(WFI) United States FIFA rights-holder FOX may score record ratings for the July 5 Women’s World Cup final.
USA advanced to the final with a 2-0 win over Germany at Montreal on Tuesday night.
Nearly 17.8 million viewers watched the USA win the 1999 Women’s World Cup on home soil via ABC. That audience was exceeded only by the 18.2 million viewers of the Brazil 2014 men’s matchup with Portugal on ESPN.
The common denominator behind the scenes at Jack Poole Plaza in downtown Vancouver is David Neal. The multi-Emmy Award winner was executive vice-president of NBC Olympics five years ago. Now he is executive producer of FOX’s first FIFA tournament since the network took over the broadcast rights from ABC/ESPN.
Neal’s 400-person production team is carrying Canada 2015 in style from its base in a 5,400 square foot, two-storey, purpose-built studio on the Coal Harbour waterfront, beside the Vancouver Convention Centre.
“We really wanted to make a statement,” Neal told World Football INSIDER. “The location is spectacular, we wanted to build something that was equal to the location. and very functional for us.
“The one thing that continues to be DVR proof is live sports on TV. (World Cup is) one of the handful of global properties along with the Olympics that is a premium property to own. We want to maximize it. we’re not going to do it halfway.”
The complex took 75 workers from B.C. Event Management two-and-a-half weeks to build in May. Based on FOX creative director Gary Hartley’s design, the Whistler-style chalet is exposed on its north and south sides and incorporates Northwest Coast Salish aboriginal motifs and artwork. It features 15 cameras and a drone. The production offices and control room are indoors, one level below, by the seawall.
how much the setup cost, Neal would only say “hefty.”
The lounge-like downstairs is used for Women’s World Cup Tonight and its talk-show format, hosted by Kate Abdo and Eric Wynalda. Upstairs is a traditional sports anchor desk set with Coal Harbour, Stanley Park and the North Shore mountains in the background for World Cup Today, featuring hosts Rob Stone and Alexi Lalas. It even has a small artificial turf field in front of the studio, between existing restaurant patios, for analytical demonstrations by ex-players American Heather Mitts, Canadian Christine Latham, and German Ariane Hingst.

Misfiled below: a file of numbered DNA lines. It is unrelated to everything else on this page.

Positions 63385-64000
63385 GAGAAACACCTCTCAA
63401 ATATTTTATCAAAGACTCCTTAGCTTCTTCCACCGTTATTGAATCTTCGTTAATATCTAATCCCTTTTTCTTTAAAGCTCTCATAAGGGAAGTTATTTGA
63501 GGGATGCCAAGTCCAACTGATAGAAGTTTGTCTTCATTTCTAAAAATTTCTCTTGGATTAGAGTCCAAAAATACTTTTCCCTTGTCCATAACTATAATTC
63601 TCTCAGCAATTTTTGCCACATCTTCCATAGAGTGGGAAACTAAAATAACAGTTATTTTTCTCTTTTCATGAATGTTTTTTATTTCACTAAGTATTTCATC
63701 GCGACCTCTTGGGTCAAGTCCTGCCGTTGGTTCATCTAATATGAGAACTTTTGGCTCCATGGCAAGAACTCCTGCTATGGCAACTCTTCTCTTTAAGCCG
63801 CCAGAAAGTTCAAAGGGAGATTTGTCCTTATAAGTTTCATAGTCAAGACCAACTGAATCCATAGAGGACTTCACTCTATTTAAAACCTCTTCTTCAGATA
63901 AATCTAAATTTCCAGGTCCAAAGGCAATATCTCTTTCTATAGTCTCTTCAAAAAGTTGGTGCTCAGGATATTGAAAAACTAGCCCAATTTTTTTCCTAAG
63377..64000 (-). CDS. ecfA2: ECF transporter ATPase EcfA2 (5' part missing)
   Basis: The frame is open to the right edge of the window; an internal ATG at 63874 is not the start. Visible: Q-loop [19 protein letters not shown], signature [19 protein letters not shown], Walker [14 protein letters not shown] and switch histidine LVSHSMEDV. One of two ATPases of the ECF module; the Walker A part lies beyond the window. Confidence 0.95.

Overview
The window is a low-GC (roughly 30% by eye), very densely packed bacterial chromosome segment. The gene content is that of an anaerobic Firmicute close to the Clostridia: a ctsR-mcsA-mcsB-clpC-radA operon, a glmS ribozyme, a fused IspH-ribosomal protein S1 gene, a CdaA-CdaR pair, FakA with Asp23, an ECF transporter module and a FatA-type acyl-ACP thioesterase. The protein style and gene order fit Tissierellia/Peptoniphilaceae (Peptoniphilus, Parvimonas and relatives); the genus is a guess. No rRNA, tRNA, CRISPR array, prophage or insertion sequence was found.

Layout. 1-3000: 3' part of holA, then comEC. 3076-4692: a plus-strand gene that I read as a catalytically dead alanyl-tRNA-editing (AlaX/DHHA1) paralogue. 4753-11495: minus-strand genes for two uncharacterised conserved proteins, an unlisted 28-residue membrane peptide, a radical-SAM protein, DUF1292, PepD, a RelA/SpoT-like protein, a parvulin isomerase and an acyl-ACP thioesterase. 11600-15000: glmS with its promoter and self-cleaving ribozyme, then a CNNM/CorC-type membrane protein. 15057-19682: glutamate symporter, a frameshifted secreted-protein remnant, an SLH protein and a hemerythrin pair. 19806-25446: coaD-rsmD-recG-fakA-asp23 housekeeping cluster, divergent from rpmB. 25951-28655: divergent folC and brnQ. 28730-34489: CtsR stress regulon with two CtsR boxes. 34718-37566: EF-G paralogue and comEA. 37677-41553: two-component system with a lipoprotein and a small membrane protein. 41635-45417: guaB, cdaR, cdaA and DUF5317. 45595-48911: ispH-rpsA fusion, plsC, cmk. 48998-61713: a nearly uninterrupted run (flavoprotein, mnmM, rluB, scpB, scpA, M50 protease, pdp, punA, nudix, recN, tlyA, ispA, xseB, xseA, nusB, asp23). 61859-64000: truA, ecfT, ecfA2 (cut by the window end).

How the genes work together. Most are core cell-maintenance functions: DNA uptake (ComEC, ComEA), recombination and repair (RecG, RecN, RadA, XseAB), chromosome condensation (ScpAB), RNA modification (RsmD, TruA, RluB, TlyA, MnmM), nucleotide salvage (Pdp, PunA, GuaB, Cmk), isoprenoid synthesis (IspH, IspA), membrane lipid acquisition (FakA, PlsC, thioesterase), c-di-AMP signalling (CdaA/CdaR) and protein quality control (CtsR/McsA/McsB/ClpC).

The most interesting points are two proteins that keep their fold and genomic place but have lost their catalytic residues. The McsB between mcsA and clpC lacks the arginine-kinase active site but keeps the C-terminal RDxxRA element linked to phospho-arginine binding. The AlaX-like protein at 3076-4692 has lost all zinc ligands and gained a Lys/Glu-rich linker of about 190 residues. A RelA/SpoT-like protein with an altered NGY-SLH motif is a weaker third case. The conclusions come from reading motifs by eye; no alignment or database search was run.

“We didn’t want to just be an American broadcast,” Neal said.
The script didn’t call for a pod of orca whales to swim by the convention centre, but that’s what happened on June 22. The nearby seaplane port is, however, a regular part of the show.
“We just decided that it didn’t bother us, once or twice a show we’ll even acknowledge, there goes a seaplane, we’ll take shots of it,” he said. “We decided that the location was so spectacular that if that was the trade off we had to make, it was absolutely worth it.”
Unlike the 2010 Olympics, when the cauldron was surrounded by a fence, locals and tourists alike come and go as they please. Many have stayed to enjoy FOX broadcasts of Women’s World Cup matches on the 21ft by 11ft, second-floor mounted big screen. Signs remind the public that it’s really a TV production venue; the official FIFA Fan Zone operated by city hall is near B.C. Place Stadium.
Numeris rating agency reported 7.5 million unique Canadian viewers watched some or all of the 2-1 loss to England on the national CTV network and RDS French-language sports channel. Viewership averaged 3.2 million, but peaked at 4.3 million in the second half. It was the most-watched program on Canadian TV for the weekend.
The only higher average TV audience for women’s soccer on Canadian TV was Canada’s London 2012 semifinal loss to the USA which drew 3.7 million viewers.
The USA quarterfinal win over China averaged 859,000, a record for a women’s match not involving Canada.
Reported in Vancouver Bob Mackin
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